Not every parent who checks in with their child who is off at college has the open dialogue about mental health issues as Ellen and Tom Connor. But trying to build that connection around understanding is a good place to start, Ellen says.
“Keeping the lines of communication open, being observant, listening with your heart not just your ears, being present even if it’s just over the phone, paying attention to what they’re posting online,” she said before pausing. She had remembered a very important one.
Never minimizing their feelings.
“Never minimizing their feelings. Minimizing feelings is not a healthy thing to do,” she said. “Even if you don’t understand why they feel the way they feel and even if you think ‘Oh, you got it all going for you, quit your whining,’ there are things that people have going on under the surface that if you don’t allow them to bring it to the surface. Then it can come out in some really bad ways.”
This much Ellen Connor seems to have understood from early on in her daughter’s athletic career. Consider her definitive “gymnastics mom” moment: Izzy was about 8 years old when something didn’t go right at the gym, and she burst into tears. A coach quickly ran over to intervene, telling the young girl to stop crying.
“I went over to that coach and I said, ‘Don’t tell her not to cry — I want her to cry. It’s good for her,’” she said. “‘If she needs to cry, she needs to cry.’”
* * *
A few months after her whirlwind time in Tokyo, Izzy headed to Santa Cruz to begin the freshman life she had put on hold. And to see if she was ready to move on.
It took only a few months of assimilation to her new redwoods-meets-ocean existence for Izzy to realize it was the right time to close the book on her gymnastics chapter and figure out how to write the next one.
It involves weekly therapy sessions, she says, partly working on traumas that came with the high-level youth sports equation. “There was some harsh coaching, and those things really stick with you and manifest later,” she said.
And there is also the issue of redefining who you are and why you are here. She is working part-time with a rhythmic gymnastics program in Santa Clara in an effort to bridge that gap and wean herself off the need to compete.
“You can’t get around defining yourself as an athlete in some ways — I mean, it was a huge part of my life,” she said. “Sometimes I feel like a stranger to myself because I’ve never met the version of me that’s not primarily an athlete.”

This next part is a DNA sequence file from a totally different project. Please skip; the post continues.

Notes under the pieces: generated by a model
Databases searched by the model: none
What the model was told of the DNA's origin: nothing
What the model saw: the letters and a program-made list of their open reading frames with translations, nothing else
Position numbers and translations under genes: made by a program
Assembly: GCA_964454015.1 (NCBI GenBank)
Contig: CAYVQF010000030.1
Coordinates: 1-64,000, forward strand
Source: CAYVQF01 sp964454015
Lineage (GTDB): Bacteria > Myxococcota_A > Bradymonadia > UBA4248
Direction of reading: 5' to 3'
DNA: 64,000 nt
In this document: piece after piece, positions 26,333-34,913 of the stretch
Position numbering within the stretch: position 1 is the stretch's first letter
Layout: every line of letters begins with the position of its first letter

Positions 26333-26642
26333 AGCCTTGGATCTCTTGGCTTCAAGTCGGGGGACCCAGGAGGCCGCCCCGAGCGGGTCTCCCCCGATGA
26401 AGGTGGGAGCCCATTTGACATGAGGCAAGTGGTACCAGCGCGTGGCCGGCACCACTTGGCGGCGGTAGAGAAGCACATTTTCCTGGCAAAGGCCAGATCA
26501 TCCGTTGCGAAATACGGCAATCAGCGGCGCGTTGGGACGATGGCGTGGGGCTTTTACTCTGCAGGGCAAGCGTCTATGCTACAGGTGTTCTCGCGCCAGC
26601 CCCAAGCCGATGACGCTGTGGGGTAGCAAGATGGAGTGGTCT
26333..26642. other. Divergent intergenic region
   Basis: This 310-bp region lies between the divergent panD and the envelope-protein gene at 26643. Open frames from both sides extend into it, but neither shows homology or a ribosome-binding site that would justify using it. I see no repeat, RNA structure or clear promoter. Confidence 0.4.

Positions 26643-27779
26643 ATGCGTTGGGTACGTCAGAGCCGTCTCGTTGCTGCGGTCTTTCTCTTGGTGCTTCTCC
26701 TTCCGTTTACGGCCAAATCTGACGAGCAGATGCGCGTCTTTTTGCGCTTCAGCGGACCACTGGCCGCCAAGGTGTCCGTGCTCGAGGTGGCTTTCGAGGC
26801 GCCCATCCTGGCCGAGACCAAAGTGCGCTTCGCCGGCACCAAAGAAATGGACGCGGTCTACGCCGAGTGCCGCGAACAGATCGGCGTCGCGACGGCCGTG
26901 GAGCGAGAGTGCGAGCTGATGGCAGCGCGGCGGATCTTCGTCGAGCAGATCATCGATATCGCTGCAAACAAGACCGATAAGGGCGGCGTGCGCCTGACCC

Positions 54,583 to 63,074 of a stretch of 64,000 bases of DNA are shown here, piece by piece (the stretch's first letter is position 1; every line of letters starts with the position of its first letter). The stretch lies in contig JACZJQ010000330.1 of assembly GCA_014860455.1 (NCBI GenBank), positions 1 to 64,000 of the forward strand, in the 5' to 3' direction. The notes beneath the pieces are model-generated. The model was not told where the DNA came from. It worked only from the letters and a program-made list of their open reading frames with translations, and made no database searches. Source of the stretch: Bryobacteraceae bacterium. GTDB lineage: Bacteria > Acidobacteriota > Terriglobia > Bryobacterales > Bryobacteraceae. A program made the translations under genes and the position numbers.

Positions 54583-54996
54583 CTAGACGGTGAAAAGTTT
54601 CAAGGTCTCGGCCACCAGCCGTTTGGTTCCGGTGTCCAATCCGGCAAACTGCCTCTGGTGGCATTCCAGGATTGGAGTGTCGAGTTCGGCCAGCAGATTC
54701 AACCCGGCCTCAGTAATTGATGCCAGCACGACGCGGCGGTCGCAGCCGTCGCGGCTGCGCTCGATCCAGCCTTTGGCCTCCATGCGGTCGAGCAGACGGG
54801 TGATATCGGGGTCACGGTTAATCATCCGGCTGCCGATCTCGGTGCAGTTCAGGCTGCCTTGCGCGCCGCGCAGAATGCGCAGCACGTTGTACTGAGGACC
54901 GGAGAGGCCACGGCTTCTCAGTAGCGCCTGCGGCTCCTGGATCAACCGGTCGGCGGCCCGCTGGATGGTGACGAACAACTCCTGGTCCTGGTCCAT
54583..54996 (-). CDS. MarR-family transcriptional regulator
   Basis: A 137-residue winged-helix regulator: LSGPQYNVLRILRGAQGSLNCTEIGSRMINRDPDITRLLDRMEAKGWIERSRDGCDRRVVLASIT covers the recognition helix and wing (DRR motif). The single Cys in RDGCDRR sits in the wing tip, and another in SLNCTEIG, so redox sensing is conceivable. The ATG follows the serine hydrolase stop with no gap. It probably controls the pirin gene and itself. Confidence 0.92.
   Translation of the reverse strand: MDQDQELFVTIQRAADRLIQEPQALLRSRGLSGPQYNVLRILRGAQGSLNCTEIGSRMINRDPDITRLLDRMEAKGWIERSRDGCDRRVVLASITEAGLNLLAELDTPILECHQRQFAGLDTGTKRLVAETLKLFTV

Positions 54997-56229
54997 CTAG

But as she meets those same 8-year-olds struggling to control their emotions as she did, she is able to impart her own valuable lessons.
I see myself in a lot of the younger girls and I just hope that I can tell them things that I wish a coach would have told me.
“I see myself in a lot of the younger girls and I just hope that I can tell them things that I wish a coach would have told me,” she said. “Things that teach them techniques for fighting past the negative thinking and changing the dialogue in your head.”
Meanwhile, she’s trying to practice what she preaches beyond the therapy, working on her own mindfulness practices: journaling, meditating, exploring where she lives more. Along with her boyfriend, she tried surfing for the first time last week. “Controlling that giant board is tough,” she said. “I’m not sure that’s the next sport for me.”
Ellen, too, was surprised to learn about the surfing attempt. But she isn’t surprised at all that her daughter is taking her hard-earned lessons and trying to help others with them.
When she thinks of the family of Katie Meyer, she feels heartbroken. She hopes only that open discussion around mental health becomes more and more normal for families, and that breaking the stigma leads to breaking an all-too-common cycle.
“It’s really important for everybody to have people they can talk to and be honest with,” she said. “I’m really glad that Isabelle is not afraid to talk about these things.”
Need assistance with mental health resources?
For those in need for themselves or a loved one, here is a starting point for help with suicidal thoughts and to connect with mental health services:
* National Suicide Prevention Lifeline: 800-273-TALK (8255)
* Crisis Text Line: Text “HOME” to 741741
* Santa Cruz County Behavioral Health Services: Find a wide range of prevention and treatment options for Santa Cruz County adults, children and families here
* NAMI Santa Cruz County: Connect with mental health support services in English and Spanish by calling 831-427-8020 or clicking here
* Encompass Community Services: Find counseling, support and more here